One of these days, West Virginia will put together two good halves in the same afternoon.
For now, one outstanding half per game is good enough.
Geno Smith threw for a career-high 388 yards, and the 18th-ranked Mountaineers withstood a furious comeback by Maryland to pull out a 37-31 victory Saturday.
West Virginia quarterback Geno Smith, center, throws to a receiver as he is protected by offensive linemen Joe Madsen (74) and Jeff Braun in the first half of an NCAA football game in College Park, Md., Saturday, Sept. 17, 2011. Smith threw for a career-high 388 yards in West Virginia' 37-31 win over Maryland. (AP Photo/Patrick Semansky)
One week earlier, West Virginia (3-0) trailed Norfolk State at halftime before pulling away. The Mountaineers addressed that deficiency and used what they learned to build a 27-10 lead at the break against the stunned Terrapins.
The margin swelled to 24 points before Maryland rallied, closing to 34-31 with 10:29 remaining.
"We kind of let off the gas, not intentionally, but I just think we came out fired up," Smith said. "We didn't put together four solid quarters. We did good in the first half. We moved the ball. They responded. They stopped us. We need to come back and show more effort and play harder."
Fortunately for the Mountaineers, Maryland never found a way to shut down Smith. He directed a 14-play, 65-yard drive that produced a field goal with 4:42 left, leaving the Terrapins no choice but to score a touchdown.
Maryland (1-1) moved to the West Virginia 35 before Eain Smith intercepted a Danny O'Brien pass with 1:13 remaining to saddle coach Randy Edsall with his first defeat at Maryland.
"I thought we made too many errors out there," Edsall said, referring to the Terrapins' three turnovers and seven penalties. "...We didn't get it done today because West Virginia is a good team and we made some mistakes."
Both teams used the no-huddle offense with uncanny efficiency. West Virginia finished with 480 yards and Maryland amassed 477.
Smith had 232 yards passing in the first half to help the Mountaineers take a 17-point lead. The junior then threw a 34-yard touchdown pass to Stedman Bailey on West Virginia's first possession of the third quarter to make it 34-10.
The Terrapins scored three straight touchdowns to cut the gap to 34-31, thrilling the sellout crowd of 53,627. But Maryland couldn't complete the comeback.
Smith went 36 for 49 with a touchdown, a suitable encore to a 371-yard, four TD performance against Norfolk State. Unlike that game, the Mountaineers' best half was the first.
"They played harder than we did for the majority of the second-half," West Virginia coach Dana Holgorsen said. "They got some momentum, and it's a game of momentum. We had all the momentum in the first-half and they had it for the majority of the second."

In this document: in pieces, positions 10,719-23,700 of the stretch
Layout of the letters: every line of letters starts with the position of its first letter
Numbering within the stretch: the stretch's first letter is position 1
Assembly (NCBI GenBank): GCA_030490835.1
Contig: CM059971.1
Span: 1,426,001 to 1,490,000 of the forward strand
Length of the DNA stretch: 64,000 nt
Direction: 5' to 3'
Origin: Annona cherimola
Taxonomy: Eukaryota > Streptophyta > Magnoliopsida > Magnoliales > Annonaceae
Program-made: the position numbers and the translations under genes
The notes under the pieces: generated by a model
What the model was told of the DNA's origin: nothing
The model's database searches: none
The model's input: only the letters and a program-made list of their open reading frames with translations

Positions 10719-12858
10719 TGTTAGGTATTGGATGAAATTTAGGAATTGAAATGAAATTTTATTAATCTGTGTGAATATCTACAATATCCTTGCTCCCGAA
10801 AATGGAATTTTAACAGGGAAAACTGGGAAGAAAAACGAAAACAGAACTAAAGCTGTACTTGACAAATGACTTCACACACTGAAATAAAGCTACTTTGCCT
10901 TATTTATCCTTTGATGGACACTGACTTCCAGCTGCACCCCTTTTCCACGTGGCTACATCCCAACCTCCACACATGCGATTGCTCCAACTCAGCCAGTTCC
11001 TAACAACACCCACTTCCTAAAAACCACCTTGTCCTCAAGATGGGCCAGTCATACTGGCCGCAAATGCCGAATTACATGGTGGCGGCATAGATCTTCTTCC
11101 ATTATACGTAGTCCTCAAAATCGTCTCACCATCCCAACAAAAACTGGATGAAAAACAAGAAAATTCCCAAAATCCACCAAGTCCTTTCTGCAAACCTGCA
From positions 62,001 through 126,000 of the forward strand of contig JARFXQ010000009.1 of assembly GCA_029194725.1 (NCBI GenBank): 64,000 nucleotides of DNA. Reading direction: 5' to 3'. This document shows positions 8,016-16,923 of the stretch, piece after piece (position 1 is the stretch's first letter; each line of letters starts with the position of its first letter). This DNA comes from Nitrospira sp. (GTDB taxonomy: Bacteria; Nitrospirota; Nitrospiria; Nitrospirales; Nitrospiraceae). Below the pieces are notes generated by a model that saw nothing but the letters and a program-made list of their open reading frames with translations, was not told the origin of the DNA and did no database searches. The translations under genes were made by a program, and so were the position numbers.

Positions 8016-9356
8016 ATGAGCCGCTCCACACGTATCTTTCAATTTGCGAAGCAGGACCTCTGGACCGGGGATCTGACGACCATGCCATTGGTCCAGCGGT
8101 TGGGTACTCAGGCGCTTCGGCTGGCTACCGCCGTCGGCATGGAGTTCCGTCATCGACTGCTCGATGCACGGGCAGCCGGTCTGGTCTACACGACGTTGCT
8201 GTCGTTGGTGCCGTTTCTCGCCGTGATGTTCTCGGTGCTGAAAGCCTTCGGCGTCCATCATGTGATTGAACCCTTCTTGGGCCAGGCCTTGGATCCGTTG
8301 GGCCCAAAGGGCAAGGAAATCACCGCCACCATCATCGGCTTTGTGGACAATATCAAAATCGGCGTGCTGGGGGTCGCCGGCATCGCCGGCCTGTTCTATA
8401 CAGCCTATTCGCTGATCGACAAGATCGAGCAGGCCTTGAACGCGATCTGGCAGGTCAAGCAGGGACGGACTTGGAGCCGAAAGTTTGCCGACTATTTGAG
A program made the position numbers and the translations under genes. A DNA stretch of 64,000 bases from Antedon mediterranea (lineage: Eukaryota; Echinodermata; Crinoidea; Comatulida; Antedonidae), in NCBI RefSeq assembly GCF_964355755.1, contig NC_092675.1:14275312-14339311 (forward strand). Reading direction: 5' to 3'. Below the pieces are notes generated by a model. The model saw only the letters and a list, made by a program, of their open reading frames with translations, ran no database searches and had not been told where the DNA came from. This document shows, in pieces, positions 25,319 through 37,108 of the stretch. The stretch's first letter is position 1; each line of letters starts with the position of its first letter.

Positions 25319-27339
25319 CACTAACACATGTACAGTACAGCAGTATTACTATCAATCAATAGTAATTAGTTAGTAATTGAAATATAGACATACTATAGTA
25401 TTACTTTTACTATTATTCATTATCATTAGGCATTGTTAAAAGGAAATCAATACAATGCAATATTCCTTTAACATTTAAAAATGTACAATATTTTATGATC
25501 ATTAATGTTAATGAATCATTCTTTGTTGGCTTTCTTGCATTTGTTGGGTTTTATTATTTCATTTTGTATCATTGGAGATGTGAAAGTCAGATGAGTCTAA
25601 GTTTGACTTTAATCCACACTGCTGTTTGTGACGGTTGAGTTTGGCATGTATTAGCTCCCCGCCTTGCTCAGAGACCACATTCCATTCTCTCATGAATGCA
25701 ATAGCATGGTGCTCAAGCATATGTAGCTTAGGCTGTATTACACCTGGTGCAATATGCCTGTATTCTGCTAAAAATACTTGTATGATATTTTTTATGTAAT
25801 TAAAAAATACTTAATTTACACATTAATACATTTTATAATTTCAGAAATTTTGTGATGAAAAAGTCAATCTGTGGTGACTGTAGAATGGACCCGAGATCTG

It was the first road game for West Virginia under Holgorsen, who successfully stamped his name on a rivalry that began in 1919. The Mountaineers have won the last six.
"I'm just real proud of the way the guys finished the game," he said.
Tavon Austin had 11 catches for 122 yards for West Virginia and Terence Garvin returned his first career interception 37 yards for a score. Austin and Garvin both played high school ball in Baltimore.
Next up for West Virginia: A marquee matchup at home against No. 3 LSU. Playing two good halves is imperative against the Tigers, who will be well rested after beating Mississippi State on Thursday night.
O'Brien completed 34 of 52 passes for 289 yards and a touchdown, but he threw three interceptions.
"I love Danny O'Brien. Danny played hard," Edsall said. "Danny isn't going to play fine all the time even though everyone, including myself, wants him to."
Davin Meggett rushed for 113 yards and a score, but the Terrapins came up short in their effort to build on their 32-24 win over Miami in the opener.
Down 34-10, Maryland failed on a fourth-down try from the West Virginia 7. The Terps then used a touchdown run by Meggett and two by D.J. Adams to get within a field goal.
Stopping Smith, however, proved too daunting a task.
The Mountaineers got to the Maryland 37 on their first possession before Andrew Buie lost a fumble. The Terrapins then kicked a field goal at the end of a 77-yard drive fueled by a pair of 15-yard penalties.
West Virginia responded by moving 88 yards. After Smith completed six straight passes for 63 yards, Vernard Roberts ran it in from the 9.
Just over a minute later, the Mountaineers made it 14-3 on Garvins interception return. A field goal and a 10-yard touchdown run by Buie made it 24-3.
Kevin Dorsey made an excellent grab in the end zone of an 18-yard pass from O'Brien to cut the gap to 24-10 at the break.